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'I'm appalled': Warner Robins councilman defends himself after business told police he's harassing them

The business owner told police Councilman Derek Mack was harassing them and misidentifying himself as Councilman Larry Curtis. Mack says none of that is true.

WARNER ROBINS, Ga. — A Warner Robins councilman is defending himself after a local business told police he's been harassing them.

McDonald Ink owner, Scott McDonald, told Warner Robins Police that Councilman Derek Mack came to his business several times, misidentified himself as Councilman Larry Curtis and threatened to shut them down.

Councilman Mack says that's not true.

The police report states that it all started in April.

McDonald told police that Councilman Mack, who he says identified himself as Councilman Larry Curtis, came out of the nearby bike club, Notorious Ones, to speak with him about trash in a nearby vacant lot.

McDonald told Mack he was trying to clean up what has become a community dumpsite on Manor Court.

During the conversation, McDonald says he brought up beer and liquor bottles left behind by the bike club and he says Mack became irritated. 

The report says Mack repeatedly stated he is a councilman, would have the business shut down and threatened to call the health department.

McDonald says Mack returned several times over the next few weeks, even though he was asked to stay away.

He told police Mack returned on May 20th, possibly intoxicated, and was beating and kicking their doors.

McDonald even accused the councilman of taking an employee's cell phone before she chased him to get it back.

Once again, that is the business owner's version of what happened in his report to police.

Mack says the statement is false. 

He says he is aware of the illegal dumping that goes on in the vacant lot behind McDonald Ink.

Previously, he says he has gotten a dumpster to help clean that area up.

He says McDonald came out while they were working and thanked them for helping cleaning the area and handed Mack his card.

Later in May, the councilman says he noticed the trash piling back up.

"I got off work and went to the barbershop and I come around here and I see a pile of debris from a tree trunk or something, so based on the rapport that he and I had previously... I've never been inside this establishment, so I always see him in the back, so I went and knocked on the door, not kicking, and asked was he there," says Mack.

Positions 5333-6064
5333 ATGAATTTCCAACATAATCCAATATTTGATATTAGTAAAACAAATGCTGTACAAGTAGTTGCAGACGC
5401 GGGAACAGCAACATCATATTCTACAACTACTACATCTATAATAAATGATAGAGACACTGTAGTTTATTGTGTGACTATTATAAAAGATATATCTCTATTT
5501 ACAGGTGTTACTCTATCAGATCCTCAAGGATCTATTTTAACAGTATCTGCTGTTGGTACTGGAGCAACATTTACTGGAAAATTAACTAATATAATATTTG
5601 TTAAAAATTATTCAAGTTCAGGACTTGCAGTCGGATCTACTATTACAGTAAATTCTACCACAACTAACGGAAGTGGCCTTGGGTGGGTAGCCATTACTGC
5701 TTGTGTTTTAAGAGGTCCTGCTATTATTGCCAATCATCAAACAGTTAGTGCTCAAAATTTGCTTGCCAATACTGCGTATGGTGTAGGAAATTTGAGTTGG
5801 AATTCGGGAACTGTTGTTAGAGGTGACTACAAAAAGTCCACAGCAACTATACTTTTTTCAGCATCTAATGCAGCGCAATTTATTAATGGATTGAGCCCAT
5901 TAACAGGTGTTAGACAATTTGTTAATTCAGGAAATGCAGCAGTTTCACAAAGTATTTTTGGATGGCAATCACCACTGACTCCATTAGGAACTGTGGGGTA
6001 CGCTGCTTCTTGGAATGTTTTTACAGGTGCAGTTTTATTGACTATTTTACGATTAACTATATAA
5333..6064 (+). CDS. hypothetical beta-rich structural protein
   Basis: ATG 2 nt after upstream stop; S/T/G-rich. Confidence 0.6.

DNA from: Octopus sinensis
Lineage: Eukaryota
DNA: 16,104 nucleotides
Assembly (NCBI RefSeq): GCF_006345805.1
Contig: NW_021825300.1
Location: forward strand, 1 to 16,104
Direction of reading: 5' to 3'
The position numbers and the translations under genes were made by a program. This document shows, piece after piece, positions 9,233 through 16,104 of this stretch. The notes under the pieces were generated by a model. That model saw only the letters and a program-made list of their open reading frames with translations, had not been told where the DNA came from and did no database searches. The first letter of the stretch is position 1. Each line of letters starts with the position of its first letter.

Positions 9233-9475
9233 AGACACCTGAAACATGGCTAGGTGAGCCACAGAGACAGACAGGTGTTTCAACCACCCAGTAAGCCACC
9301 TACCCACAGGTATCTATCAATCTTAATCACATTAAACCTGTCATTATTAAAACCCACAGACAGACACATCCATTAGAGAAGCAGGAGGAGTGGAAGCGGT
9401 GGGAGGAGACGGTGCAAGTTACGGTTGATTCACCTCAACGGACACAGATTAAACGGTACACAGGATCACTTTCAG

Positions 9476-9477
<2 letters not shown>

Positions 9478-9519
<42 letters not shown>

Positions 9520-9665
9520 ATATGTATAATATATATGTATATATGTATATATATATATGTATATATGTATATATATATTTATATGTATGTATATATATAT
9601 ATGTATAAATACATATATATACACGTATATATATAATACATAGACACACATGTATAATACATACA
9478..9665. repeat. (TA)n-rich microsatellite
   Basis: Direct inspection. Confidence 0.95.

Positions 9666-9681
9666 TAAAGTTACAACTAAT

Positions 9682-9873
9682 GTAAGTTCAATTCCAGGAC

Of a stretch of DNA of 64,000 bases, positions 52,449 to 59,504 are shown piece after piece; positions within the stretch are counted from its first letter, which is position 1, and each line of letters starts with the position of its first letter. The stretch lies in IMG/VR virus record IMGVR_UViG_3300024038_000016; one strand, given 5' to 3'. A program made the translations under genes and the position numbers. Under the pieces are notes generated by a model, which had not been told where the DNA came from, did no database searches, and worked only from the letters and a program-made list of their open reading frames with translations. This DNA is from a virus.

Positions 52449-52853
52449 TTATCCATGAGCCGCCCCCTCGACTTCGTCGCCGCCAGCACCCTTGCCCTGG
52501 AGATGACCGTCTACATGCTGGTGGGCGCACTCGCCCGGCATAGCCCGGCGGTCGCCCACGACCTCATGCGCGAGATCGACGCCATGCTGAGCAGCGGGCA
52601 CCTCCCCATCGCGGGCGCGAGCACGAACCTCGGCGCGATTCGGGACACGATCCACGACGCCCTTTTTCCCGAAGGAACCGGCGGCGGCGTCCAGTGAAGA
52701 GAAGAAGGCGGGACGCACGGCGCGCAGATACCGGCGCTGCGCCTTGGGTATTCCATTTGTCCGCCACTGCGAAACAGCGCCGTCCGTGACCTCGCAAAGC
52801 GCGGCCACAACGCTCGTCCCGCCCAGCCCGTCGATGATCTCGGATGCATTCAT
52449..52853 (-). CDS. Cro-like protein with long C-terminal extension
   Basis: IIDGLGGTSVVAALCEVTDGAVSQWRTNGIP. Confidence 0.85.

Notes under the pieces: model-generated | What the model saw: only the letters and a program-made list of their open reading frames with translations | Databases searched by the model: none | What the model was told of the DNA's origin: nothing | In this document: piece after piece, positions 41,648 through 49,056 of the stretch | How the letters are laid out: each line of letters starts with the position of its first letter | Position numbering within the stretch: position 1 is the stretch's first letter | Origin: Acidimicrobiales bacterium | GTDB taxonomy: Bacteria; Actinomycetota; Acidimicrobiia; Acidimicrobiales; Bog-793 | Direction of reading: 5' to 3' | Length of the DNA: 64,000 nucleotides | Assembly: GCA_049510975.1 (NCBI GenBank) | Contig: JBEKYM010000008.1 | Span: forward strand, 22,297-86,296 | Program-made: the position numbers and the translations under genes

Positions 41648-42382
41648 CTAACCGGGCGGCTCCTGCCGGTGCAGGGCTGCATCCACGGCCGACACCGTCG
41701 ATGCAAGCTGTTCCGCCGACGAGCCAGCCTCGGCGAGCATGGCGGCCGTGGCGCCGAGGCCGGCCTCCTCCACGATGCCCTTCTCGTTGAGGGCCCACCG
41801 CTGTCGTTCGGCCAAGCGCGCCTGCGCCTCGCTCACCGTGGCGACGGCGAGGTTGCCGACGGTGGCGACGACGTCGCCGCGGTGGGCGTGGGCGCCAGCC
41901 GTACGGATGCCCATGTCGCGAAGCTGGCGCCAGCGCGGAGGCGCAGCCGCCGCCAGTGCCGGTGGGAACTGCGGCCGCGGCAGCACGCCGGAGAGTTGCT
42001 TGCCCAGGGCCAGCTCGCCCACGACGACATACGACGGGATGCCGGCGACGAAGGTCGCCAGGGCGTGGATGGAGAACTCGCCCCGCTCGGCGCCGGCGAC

He says at no point did he identify himself as Larry Curtis.

"He then became disgruntled and called the police department and made a very long and accusatory statement that I identified myself as another councilman that had absolutely nothing to… naming Mr. Curtis because he didn't know who I was by name."

Both Chief John Wagner and Mack say they had a conversation in which Wagner told the councilman to stay away from the property because if he came back, McDonald said he would press charges.

"When I first read it, I was in awe. My mouth dropped. Saying that I grabbed the phone and ran, was kicking and beating the door, that I was belligerent and intoxicated -- that's not even my personality," he says. "I'm appalled."

Jacko Davis is Mack's barber who's business backs up to that vacant lot.

He says Mack could not have come from the bike club that day because he was sitting in his chair before the interaction happened.

"I've never heard anything bad about Derek Mack. He's just living out his campaign promises."

Another business owner nearby, Dominique Jones, says he was standing outside in that lot for the interaction at the end of May and never saw Mack act the way McDonald describes.

We reached out to McDonald on Thursday and over the phone, he said he stands by the report he made because everything he told police is 100 percent true.

Chief Wagner says no charges have been filed against Councilman Mack and there is no open investigation.

Mack says he believes McDonald blames him for the health department showing up the next day and that's why he spoke to police.

According to North Central Health District spokesperson Michael Hokanson, McDonald Ink had their permit taken away because they couldn't produce proper paperwork, but they have since been allowed to reopen.

He says their most recent formal inspection was June 7th and they scored a 97. Hokanson also says they've had no hygiene or cleanliness issues in the past, just problems with paperwork here and there.

We reached out to Mayor Randy Toms to ask if the city is going to look into the incident and at the time, he says he was aware that an incident had occurred, but he had not yet seen the report. He says City Administrator David Corbin advised him to stay out of it for the time being.

"For the sake of transparency, I wanted to address it," says Mack. "I ran a campaign under the promise to clean this city up. The removal of blight and trash and I stand by that.”